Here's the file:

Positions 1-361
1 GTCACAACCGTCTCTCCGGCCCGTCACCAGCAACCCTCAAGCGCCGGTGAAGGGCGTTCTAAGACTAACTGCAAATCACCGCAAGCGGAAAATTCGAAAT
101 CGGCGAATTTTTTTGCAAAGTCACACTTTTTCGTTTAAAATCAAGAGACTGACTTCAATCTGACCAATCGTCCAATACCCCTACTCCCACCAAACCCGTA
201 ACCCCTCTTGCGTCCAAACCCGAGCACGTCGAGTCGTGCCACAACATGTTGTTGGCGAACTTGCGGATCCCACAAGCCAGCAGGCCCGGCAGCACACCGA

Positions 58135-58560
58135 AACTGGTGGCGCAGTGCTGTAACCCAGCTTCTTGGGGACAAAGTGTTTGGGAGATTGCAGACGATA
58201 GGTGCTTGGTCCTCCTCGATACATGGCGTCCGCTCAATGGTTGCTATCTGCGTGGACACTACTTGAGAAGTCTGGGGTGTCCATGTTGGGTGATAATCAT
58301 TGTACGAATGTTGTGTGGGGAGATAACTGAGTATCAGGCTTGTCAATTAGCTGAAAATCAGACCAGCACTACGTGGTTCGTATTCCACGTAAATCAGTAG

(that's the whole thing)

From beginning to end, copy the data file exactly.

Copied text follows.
Positions 1-361
1 GTCACAACCGTCTCTCCGGCCCGTCACCAGCAACCCTCAAGCGCCGGTGAAGGGCGTTCTAAGACTAACTGCAAATCACCGCAAGCGGAAAATTCGAAAT
101 CGGCGAATTTTTTTGCAAAGTCACACTTTTTCGTTTAAAATCAAGAGACTGACTTCAATCTGACCAATCGTCCAATACCCCTACTCCCACCAAACCCGTA
201 ACCCCTCTTGCGTCCAAACCCGAGCACGTCGAGTCGTGCCACAACATGTTGTTGGCGAACTTGCGGATCCCACAAGCCAGCAGGCCCGGCAGCACACCGA

Positions 58135-58560
58135 AACTGGTGGCGCAGTGCTGTAACCCAGCTTCTTGGGGACAAAGTGTTTGGGAGATTGCAGACGATA
58201 GGTGCTTGGTCCTCCTCGATACATGGCGTCCGCTCAATGGTTGCTATCTGCGTGGACACTACTTGAGAAGTCTGGGGTGTCCATGTTGGGTGATAATCAT
58301 TGTACGAATGTTGTGTGGGGAGATAACTGAGTATCAGGCTTGTCAATTAGCTGAAAATCAGACCAGCACTACGTGGTTCGTATTCCACGTAAATCAGTAG